Becoming a Cyclist: Learning to Ride

The phrase “just like riding a bike” gets thrown around pretty freely in conversation and pop culture, carrying the implication that “riding a bike” is a simple task, taught once to children who never lose the skill. 

Growing up (sidenote–I carry more emotional bike baggage than I ever knew), there were two types of bicycles: bikes and mountain bikes. “Bikes” were gadget-free fixed-gear street-ready vehicles. To brake you simply pedaled backward; to ride uphill you simply hopped off and walked beside it. “Mountain bikes” had gears and knobby tires. I never owned a mountain bike ergo I never learned how to operate bike gears.

Above all else, learning to use the gears has been the most stressful part of my new life as a bicyclist. Asking experienced bike-riders for advice on how to learn, I regularly hit a wall: people do not understand the question. They’ve been doing it so long that shifting comes naturally, like correct subject-verb agreement, just like riding a bike.

Some compare it to driving a manual transmission car. I’ve driven stick since I was 15, and I even rode a 5-speed motorcycle for a time, but those experiences do not translate into understanding bicycle gears for me. When I think of downshifting a car into 1st gear, I think of the transmission working harder to go up hills. When others talk about downshifting on a bike, the word they use is “easier”–easier for the rider, not for the bike. All car gears are equally easy on the driver, so this terminology throws me off balance (a dangerous proposition when on a bicycle).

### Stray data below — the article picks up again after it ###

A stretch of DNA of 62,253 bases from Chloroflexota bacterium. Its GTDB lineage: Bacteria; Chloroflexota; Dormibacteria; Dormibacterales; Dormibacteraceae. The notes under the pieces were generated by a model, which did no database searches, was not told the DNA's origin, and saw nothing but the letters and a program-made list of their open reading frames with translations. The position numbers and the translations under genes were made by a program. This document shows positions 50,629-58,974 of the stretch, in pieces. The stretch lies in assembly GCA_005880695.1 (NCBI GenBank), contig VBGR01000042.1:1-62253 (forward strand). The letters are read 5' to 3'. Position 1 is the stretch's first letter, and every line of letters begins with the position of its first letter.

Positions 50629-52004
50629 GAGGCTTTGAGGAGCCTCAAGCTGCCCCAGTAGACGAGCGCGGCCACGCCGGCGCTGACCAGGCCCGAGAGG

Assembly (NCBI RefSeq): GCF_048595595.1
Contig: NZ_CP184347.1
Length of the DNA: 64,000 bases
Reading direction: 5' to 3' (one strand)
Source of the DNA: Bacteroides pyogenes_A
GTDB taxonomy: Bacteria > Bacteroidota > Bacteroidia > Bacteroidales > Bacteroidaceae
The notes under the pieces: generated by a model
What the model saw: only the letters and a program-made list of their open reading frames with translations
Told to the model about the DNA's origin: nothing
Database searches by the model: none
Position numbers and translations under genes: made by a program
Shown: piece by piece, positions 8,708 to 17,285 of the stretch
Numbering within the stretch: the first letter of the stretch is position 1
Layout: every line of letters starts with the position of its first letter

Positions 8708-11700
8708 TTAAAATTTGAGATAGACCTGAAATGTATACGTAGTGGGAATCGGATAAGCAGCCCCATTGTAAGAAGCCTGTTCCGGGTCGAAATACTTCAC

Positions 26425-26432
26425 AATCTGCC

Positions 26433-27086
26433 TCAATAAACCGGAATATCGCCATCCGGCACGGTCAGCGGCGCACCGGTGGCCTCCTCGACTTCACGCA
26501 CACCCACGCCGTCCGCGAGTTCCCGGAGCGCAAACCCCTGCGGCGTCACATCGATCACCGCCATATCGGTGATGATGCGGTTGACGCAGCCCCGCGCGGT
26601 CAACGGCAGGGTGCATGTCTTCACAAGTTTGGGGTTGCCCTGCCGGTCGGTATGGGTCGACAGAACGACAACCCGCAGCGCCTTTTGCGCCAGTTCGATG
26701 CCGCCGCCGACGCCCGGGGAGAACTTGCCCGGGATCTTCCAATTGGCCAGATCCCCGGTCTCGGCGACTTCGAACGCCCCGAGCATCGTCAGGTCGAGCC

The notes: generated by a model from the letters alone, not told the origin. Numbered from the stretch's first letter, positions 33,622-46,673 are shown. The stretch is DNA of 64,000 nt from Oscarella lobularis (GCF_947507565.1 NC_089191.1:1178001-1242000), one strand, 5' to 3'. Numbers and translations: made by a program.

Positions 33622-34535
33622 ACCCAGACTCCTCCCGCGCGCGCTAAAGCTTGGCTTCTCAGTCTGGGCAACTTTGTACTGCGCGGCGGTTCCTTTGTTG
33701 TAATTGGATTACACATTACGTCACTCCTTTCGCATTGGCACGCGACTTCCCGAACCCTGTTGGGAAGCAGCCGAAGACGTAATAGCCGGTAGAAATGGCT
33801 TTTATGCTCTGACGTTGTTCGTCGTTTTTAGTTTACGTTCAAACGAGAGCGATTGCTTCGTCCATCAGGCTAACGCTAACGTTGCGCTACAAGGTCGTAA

All packed up and ready to ride.

The Internet had me covered, of course, and after reading a couple posts and watching a couple videos, I got the gist of my 21-speed (really more like 14-speed) bike. Now I’ve been riding almost daily (during the good weather months) for over a year. I get from A to B without falling off, but I’m still not convinced I’m doing it right–I hear noises and feel the chain behave in ways that surely can’t be good. Even as a cyclist I have impostor syndrome; the sensation comes naturally to me. Just like riding a bike.


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